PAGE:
washing down

jackdaws_1I should really be quite tall, but something went wrong with genetic transfer at the time of conception and in due time I emerged with short legs. Thus my feet believe they’re supporting a frame of over 6’ tall while my head tries to tell me I’m just 5’ 6”. That six inches disparity has defined my entire life.

This is never more obvious than when I need to do something with motor homes. Everything is always just out of reach. I bought a pair of aluminium step ladders but although they give me extra height, I can never seem to position them close enough to access the places I want to be. Unfortunately, my arms mimic my legs and are too short as well. They constantly remind me of the importance of those missing 6 inches. If my legs were the correct length, and my arms matched, I’d effectively gain an extra foot’s reach. “Think how clumsy you’d be with an extra foot to cope with” said Mrs Subbuteo. I think she was employing a play on words with reference to my dancing skills, but I can never be sure with her.

The main problem is the profiling above the cab, my van’s forehead so to speak. During the summer, it acts like sticky flypaper. Bugs and flies can avoid a rolled copy of the Times with astounding agility but the motor home’s forehead defeats millions of them. They slap against the fibreglass, adhering resolutely like sequins on a dancer’s bolero. Get to them quickly and a sluice of water will easily remove the mess. But allow blood to dry in the sun, and the splattered bodies to bake like currents in a bun, and you’ll have the devil’s own job to return a grimy forehead to a pristine bug-free gleam again.

My van has a roof ladder attached at the back but I suffer from vertigo. I can summon the courage to clamber onto the roof, but become defeated by the perils of negotiating a path through an obstacle course of vents, aerials, solar panels and little pokey-up bits of uncertain function. And my head starts to go giddy at just the thought of leaning forward over the precipice to reach down towards the windscreen.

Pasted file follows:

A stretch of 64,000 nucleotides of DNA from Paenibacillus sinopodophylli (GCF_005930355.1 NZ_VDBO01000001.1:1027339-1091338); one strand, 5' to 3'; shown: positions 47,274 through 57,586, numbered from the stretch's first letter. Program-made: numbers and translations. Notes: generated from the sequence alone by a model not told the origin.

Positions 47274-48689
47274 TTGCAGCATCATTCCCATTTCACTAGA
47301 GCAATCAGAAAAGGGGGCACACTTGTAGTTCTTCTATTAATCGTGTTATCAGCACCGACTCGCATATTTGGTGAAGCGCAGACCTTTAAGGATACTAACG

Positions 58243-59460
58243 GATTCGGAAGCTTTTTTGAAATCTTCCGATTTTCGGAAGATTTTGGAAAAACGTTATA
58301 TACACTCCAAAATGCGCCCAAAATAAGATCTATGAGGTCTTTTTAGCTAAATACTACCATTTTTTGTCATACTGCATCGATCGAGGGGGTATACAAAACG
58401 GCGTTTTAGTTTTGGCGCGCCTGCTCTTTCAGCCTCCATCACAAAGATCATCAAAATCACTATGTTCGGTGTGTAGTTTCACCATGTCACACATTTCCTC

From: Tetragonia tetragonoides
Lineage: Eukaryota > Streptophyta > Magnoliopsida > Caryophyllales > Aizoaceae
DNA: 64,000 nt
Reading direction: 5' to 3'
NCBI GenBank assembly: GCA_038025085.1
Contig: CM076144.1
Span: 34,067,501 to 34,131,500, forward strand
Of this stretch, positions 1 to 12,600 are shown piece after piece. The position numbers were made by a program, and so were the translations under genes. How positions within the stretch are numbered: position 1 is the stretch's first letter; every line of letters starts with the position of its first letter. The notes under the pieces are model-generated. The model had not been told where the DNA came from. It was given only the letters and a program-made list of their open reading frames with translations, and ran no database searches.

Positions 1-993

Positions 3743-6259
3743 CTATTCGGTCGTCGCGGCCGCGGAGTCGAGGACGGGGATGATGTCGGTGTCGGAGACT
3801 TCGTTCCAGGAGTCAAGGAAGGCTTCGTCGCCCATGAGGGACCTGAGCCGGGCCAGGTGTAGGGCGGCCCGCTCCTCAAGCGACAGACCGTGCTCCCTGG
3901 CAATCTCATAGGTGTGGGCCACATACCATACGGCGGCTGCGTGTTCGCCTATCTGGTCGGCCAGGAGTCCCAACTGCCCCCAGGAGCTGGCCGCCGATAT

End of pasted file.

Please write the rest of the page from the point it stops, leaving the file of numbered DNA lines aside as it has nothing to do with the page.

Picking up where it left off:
So I have three mops on sticks. One is for applying detergent; the second for rinsing with fresh water; the third for rubbing a little harder and perhaps polishing. But long poles are never a good substitute for a damned good scrub. I’ll spend an hour on the forehead alone and still the blood is glued messily to the van’s skin. So the poor old girl never gets the full rehabilitation she deserves, especially as I have a bad back.

Now I’ve discovered the East Europeans. They have a car wash site a few miles south of Fakenham on the main King’s Lynn road. The first time I drove in they all grinned sheepishly at each other, but quoted me £15 for the job. And they set to with such energy I couldn’t help be impressed. Happiness is a flame-haired feminine beauty spread-eagled over the bonnet while she washes the windscreen on a sultry day. After about 15 minutes we drove away shining like a brass button, ‘van forehead completely fly-free and Mrs Subbuteo grinning the words “You wish!” I like to visit them whenever we are passing. I always pay with a £20 note, and if the young man reaches into his pocket for change, I’ll leave him a £5 tip. If he doesn’t, I’ll pay only the quoted £15. I don’t like being taken for granted.

What annoys me is that before we’ve reached the Hardwick roundabout, the bugs are back. I’m now working on some form of streamlining for the cab bonnet which will divert airflows and automatically waft to one side any bugs coming within my ballistic range. I’m not sure how to fit it, though. I can’t reach.

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